Beauty and the Beast
A tale as old as time is being retold.
Beauty and the Beast is the latest addition to Disney’s line-up of live-action remakes of animated classics. This time around Emma Watson serves at the titular beauty, while Dan Stevens plays the beast. They make for charming leads, and the ensemble cast of enchanted objects in the beast’s castle is just as fun as the original.
Luke Evans strides about his scenes as a dashing Gaston. His good looks dazzle even more than the original animated villain, but the movie increases his sinister nature accordingly.
The visuals are the real showstoppers though. From the opening of the movie all the way through, the costumes are breath taking. Unlike animated designs, live-action allows for more detail and texture, and the film does not disappoint.
Transforming animated objects into realistic looking CGI is no small task, but the production and special effects teams were up to the job. Rather than trying to match the design of the original, the movie redesigns all of the characters into their own unique visual. Purists may complain “it isn’t exactly like the old one,” but they should just go watch the old one then.
The live-action adaption is its own movie, and that creativity should be applauded not caged by what came before it.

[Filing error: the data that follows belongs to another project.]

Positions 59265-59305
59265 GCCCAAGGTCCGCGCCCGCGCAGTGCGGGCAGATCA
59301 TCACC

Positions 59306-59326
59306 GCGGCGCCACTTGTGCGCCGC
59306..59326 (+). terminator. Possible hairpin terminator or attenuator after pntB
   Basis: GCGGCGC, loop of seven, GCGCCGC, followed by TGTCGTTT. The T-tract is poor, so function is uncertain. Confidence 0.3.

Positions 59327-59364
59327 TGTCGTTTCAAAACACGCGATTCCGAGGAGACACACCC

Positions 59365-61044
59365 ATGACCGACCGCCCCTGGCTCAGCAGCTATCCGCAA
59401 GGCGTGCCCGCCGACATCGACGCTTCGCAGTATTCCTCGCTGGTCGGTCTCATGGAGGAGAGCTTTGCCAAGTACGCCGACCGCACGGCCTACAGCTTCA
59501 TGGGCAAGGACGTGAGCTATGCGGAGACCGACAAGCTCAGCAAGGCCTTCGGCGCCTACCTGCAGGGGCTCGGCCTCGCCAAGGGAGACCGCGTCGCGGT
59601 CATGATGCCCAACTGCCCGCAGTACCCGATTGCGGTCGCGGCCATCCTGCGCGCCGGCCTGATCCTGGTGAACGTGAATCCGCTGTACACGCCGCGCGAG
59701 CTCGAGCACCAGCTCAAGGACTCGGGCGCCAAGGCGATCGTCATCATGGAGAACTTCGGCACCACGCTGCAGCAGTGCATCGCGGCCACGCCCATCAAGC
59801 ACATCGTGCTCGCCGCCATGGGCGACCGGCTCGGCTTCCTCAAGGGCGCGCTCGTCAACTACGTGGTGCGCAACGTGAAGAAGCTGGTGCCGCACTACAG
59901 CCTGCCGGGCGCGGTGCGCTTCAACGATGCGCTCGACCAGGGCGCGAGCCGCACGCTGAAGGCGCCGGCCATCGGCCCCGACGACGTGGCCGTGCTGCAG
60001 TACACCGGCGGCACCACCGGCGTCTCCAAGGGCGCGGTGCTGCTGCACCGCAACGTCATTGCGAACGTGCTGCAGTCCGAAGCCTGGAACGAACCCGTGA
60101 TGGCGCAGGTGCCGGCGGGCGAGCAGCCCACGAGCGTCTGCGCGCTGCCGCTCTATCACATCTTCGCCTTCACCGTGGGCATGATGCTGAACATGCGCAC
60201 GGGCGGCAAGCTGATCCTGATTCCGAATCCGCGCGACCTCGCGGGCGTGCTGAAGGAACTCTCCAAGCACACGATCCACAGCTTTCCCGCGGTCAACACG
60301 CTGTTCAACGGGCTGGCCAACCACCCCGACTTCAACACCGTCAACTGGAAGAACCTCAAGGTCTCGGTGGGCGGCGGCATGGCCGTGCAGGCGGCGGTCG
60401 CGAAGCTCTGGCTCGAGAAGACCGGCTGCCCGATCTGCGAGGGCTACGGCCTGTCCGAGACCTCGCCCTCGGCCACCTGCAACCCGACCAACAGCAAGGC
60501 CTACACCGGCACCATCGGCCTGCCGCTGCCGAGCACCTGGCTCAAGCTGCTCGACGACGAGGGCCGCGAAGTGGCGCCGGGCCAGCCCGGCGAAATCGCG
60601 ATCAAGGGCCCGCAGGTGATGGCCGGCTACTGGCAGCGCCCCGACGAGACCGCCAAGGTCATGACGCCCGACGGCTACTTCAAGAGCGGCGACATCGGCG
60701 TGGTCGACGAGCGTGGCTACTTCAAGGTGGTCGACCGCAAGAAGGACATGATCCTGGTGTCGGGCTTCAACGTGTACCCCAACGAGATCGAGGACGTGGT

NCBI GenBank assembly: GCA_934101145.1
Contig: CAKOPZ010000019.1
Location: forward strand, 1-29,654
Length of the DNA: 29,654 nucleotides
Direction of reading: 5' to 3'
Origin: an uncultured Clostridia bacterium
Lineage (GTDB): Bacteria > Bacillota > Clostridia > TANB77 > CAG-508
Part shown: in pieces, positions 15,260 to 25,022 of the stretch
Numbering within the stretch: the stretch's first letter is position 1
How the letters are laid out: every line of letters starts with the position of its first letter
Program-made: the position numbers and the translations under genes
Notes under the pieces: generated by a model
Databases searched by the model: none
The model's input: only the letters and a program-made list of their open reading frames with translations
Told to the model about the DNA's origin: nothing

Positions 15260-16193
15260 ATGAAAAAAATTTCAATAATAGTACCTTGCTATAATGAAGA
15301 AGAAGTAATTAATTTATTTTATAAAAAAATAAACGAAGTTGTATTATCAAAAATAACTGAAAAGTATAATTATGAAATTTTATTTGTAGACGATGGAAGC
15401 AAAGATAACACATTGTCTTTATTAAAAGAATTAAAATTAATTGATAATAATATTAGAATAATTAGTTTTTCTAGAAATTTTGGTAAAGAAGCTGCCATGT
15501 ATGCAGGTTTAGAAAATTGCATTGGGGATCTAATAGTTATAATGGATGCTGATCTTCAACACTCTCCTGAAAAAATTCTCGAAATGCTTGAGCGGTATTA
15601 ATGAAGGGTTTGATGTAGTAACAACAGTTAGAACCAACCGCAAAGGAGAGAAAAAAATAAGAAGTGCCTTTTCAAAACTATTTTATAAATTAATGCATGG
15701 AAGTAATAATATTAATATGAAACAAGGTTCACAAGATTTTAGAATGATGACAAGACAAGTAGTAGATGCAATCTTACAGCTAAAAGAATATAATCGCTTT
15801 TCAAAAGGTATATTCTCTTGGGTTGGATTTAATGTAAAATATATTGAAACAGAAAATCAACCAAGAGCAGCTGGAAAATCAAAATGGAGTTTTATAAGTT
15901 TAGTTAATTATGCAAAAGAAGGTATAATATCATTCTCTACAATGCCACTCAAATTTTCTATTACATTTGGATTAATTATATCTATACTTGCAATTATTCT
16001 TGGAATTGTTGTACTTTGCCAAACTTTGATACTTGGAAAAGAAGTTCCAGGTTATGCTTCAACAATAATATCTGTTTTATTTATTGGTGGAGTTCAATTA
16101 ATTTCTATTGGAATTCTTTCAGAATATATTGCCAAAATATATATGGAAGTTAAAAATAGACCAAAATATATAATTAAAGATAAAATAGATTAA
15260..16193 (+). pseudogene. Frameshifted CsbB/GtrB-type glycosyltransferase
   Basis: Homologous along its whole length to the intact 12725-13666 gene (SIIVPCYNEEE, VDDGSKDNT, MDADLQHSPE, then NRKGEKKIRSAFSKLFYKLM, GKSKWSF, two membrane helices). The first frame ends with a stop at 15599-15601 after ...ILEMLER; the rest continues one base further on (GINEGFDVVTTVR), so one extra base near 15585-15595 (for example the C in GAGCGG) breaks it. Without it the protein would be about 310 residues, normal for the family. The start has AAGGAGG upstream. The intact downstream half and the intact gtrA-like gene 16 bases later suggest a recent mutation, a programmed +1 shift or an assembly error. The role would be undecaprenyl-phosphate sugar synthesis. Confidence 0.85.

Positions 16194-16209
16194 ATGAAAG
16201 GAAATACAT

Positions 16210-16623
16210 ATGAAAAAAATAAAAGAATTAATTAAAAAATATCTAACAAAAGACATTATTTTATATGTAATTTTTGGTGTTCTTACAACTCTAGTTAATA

Speaking of moving forward, the newer version also update’s its heroine. Belle has never been a shrinking violet, but Watson’s portrayal ups the ante even further.
This time around Belle takes after her father and is an inventor in her own right. Trapped in the beast’s tower, she attempts a makeshift rope to escape out the window.
When Gaston asks if he can come over for dinner, Belle replies he may not. Gaston asks if it’s because she is busy, and Belle says no. She doesn’t give an excuse for not wanting to be with him, because she shouldn’t have to.
New music has also been added to the movie’s already impressive line-up. Classics like “Be Our Guest” return, but new songs include a touching melody by Belle’s father and a heart-wrenching number by the Beast.
Beauty and the Beast told us the first time around it was already a tale as old as time, but we keep re-telling it, and stories like it, because there are always more ideas to explore and new directions worth taking. Some people may question the necessity of remaking a movie that was already nominted for best picture, but you’d have to be a beast not to enjoy this second outing.